SAN JOSE, Calif. — Caleb Homesley has developed a knack for knowing when he needs to take over on the offensive end this season for Liberty.
It is a trait that has served the 6-foot-6 redshirt junior well on a team that is known more for its unselfishness than a single player taking over and impacting the game through his scoring.
PHOTO GALLERY: See photo from Saturday's NCAA action in a gallery at the end of this story
He initiated the Flames’ second-half run in a win at UCLA in late December. And in Atlantic Sun Conference play, Homesley showcased his ability to take his defender off the dribble and score as the shot clock wound down.
An eight-possession stretch that lasted five minutes Friday night was Homesley’s opportunity to display, on a national stage, how much of an impact he can have on a game’s outcome.
The Indian Trail, North Carolina, native scored 14 points in the Flames’ rally from a double-digit deficit against Mississippi State at the SAP Center, where Liberty claimed the program’s first NCAA Tournament victory.
“It makes it very special,” Homesley said after Saturday’s practice in preparation for Sunday’s Round of 32 matchup here against Virginia Tech. “ … I just think it was the positions I was in, and the ball was going in for me. It was fun. Most of it I don’t remember. I was just scoring a lot.”
Homesley’s career-high 30-point performance gained national notoriety as he helped the Flames (29-6) post their first victory over a Southeastern Conference program and extended their stay in the Big Dance.
He made his last four shots and shot 7 of 8 from the field to close the game.
“I just think he was cookin’. He felt it,” Liberty coach Ritchie McKay said. “I think when he got fouled … and we were down 10 and he went to the line and made three, just seeing the ball go in consistently, I think, usually lends for a heightened sense of the rim being bigger. It seemed like for Caleb it was like that.”
Homesley’s breakout performance was nothing new to McKay or his teammates. In fact, he was on his way to delivering those types of outings on a more consistent basis in his sophomore season when he rounded into form two seasons removed from a major injury.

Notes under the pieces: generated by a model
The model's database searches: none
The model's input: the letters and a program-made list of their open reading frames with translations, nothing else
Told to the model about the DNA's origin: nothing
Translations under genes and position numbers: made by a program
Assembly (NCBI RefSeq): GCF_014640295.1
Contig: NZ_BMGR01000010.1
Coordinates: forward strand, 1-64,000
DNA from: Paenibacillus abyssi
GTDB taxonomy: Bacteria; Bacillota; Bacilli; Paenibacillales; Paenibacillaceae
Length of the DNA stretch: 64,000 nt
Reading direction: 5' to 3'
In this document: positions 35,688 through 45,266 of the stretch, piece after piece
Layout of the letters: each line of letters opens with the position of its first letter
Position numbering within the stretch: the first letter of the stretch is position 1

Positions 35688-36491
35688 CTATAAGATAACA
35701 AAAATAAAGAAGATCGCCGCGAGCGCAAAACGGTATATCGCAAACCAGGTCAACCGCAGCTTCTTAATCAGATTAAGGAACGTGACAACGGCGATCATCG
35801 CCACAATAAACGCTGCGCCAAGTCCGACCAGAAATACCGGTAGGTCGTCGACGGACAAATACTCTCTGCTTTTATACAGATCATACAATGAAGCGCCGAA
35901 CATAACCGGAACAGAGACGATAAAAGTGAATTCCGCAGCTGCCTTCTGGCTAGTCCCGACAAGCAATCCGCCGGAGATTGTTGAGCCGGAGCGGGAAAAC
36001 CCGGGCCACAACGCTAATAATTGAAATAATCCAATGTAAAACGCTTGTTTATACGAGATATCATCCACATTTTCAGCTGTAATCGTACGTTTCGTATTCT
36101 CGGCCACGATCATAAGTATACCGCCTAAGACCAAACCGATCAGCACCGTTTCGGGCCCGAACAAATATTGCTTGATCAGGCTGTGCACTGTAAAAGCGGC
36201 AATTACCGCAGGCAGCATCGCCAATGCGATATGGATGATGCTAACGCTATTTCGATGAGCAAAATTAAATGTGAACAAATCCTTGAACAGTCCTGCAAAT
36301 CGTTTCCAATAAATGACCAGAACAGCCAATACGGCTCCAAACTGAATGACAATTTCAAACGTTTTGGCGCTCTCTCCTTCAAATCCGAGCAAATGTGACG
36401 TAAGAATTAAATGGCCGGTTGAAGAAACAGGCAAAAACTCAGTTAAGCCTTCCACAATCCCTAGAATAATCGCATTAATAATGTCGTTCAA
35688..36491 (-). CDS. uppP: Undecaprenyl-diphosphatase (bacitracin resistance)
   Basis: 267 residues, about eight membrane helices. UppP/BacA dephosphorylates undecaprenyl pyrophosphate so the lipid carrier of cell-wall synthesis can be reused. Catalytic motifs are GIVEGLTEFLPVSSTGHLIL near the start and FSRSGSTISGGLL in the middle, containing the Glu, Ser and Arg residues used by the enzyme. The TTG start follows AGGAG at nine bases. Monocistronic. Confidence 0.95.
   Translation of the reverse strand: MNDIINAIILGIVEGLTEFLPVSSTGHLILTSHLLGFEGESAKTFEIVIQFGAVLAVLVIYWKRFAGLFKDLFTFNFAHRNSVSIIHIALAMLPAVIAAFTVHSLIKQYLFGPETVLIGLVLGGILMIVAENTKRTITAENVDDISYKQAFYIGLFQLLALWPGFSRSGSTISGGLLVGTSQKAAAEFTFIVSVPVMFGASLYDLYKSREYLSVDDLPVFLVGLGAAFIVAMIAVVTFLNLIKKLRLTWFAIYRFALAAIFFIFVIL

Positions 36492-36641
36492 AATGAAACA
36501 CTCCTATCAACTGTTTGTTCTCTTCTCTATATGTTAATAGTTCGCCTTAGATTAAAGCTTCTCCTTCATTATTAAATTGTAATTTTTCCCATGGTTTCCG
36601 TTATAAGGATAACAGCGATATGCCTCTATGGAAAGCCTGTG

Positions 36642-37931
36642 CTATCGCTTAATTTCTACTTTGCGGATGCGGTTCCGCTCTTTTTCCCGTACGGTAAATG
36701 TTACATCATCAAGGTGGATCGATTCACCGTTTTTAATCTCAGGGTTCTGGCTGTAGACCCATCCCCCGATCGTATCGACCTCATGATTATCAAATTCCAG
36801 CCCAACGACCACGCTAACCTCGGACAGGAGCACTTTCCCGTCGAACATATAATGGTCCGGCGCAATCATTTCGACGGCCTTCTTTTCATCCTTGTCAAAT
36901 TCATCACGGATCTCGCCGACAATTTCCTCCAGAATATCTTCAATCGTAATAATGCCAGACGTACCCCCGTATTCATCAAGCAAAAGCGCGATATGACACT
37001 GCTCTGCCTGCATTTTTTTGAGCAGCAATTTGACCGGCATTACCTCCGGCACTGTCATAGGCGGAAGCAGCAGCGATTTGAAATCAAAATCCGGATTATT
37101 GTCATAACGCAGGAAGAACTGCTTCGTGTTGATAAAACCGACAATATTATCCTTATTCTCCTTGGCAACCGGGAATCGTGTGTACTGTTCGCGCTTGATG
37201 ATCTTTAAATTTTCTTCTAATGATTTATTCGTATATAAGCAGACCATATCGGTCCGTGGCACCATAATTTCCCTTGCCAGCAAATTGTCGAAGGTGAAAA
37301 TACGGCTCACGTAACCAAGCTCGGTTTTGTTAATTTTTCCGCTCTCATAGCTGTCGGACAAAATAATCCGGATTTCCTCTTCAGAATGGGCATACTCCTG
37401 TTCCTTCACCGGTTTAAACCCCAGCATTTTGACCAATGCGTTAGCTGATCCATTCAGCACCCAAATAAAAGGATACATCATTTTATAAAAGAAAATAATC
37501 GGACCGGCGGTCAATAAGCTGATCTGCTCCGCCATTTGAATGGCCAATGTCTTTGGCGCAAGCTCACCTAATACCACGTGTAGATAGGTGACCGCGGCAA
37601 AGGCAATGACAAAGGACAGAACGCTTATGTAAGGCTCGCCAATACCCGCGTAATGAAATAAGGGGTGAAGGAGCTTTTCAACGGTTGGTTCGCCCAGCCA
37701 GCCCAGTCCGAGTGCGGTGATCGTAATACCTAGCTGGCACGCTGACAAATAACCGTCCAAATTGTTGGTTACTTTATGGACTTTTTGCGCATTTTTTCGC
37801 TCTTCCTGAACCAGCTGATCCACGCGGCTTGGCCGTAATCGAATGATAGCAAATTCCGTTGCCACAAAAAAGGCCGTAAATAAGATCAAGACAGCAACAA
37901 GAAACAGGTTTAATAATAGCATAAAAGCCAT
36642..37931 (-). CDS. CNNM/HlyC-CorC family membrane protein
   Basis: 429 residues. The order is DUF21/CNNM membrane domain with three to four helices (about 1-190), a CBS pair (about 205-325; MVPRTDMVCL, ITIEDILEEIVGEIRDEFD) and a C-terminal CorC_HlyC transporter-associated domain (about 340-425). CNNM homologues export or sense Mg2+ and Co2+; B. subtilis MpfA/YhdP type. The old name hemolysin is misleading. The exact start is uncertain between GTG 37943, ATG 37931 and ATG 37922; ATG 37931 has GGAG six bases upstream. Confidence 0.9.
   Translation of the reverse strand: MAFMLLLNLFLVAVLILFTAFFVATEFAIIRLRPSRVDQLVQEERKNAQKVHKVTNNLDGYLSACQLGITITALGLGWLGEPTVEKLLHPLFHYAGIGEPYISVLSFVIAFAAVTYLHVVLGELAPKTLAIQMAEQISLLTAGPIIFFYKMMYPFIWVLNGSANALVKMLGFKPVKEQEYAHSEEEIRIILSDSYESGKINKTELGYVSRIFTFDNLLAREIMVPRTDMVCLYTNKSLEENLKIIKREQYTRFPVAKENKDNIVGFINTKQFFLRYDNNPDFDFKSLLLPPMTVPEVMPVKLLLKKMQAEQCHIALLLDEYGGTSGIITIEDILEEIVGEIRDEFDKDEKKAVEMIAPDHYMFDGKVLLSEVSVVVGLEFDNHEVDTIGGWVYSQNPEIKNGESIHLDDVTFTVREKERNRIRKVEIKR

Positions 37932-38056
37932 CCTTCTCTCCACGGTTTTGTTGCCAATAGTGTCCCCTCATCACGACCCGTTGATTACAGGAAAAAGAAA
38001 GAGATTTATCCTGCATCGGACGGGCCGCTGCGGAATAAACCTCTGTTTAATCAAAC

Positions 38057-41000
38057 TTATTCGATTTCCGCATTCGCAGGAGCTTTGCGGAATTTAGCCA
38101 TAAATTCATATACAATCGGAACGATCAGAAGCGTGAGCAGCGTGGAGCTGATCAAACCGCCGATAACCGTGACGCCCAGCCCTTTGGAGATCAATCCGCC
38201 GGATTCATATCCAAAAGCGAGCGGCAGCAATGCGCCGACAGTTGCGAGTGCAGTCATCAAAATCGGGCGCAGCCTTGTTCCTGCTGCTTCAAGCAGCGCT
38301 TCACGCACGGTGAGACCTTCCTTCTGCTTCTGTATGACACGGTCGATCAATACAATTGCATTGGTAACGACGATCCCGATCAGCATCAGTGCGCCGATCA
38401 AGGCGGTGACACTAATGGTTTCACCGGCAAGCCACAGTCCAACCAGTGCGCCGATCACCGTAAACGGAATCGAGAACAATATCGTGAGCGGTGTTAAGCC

He was averaging 12.9 points and shooting better than 44 percent from the field when he tore the ACL and MCL in his right knee in the 2016-17 season’s 10th game against Princeton.
That injury was similar to the ACL tear he suffered in his left knee that cost him his final season at Porter Ridge High School in Indian Trail.
Homesley needed a season to get back into the flow of the game before emerging as a consistent presence on the court.
“When I was coming off my first injury when I came my freshman year, I was a little out of shape, wasn’t used to the college experience with the physical side and everything,” he said. “I thought that I worked my way up into it, and then I think my sophomore year is when it kind of clicked and I was starting to have a big season, and then I ended up getting hurt again.”
McKay had to push Homesley through that up-and-down freshman season. The coach didn’t recruit Homesley to Liberty — former coach Dale Layer and his staff found Homesley during his junior season in high school — and McKay thought at one point Homesley wasn’t cut out for the Division I game.
“I told him he wasn’t going to make it here,” McKay recalled after the Flames’ regular-season home finale against Kennesaw State in late February. “He was the laziest, softest, non-workingest dude that had that much talent that I had ever seen.
“Now he’s a pro. … He’s got a lot more ahead of him if he keeps pursuing it the way he is. He’s special.”
McKay saw enough during that shortened sophomore season to know what Homesley could do during the 2018-19 campaign. McKay met weekly with Homesley over the past summer to make sure his star was progressing, and strength coach Henry Barrera continued to work on strengthening Homesley’s right knee.
Homesley came off the bench at the beginning of the season, but he emerged in the starting lineup in mid-December and has started 26 straight games. He scored in double figures in 21 of those starts and, including Friday’s victory, has eclipsed the 20-point mark three times. He scored 23 points in a nine-point loss to Alabama in the Rocket City Classic in Huntsville, Alabama in mid-December, and then 21 in the victory at UCLA in late December.
Friday night’s performance was just another example of how Homesley has rounded into form and become more assertive on the offensive end. He ferociously attacks the rim, gains confidence in his perimeter shot and finds success with his drives to the basket.
The confidence is reflected in his scoring output. His scoring average jumped from 7.8 as a redshirt sophomore to 12.5 this season, he’s shooting 47 percent from the field and has made a career-high 55 3-pointers.
“I thought that last year I was still in that mental stage where I wasn’t sure if I could do it or not,” Homesley said, “but then this year it all clicked.”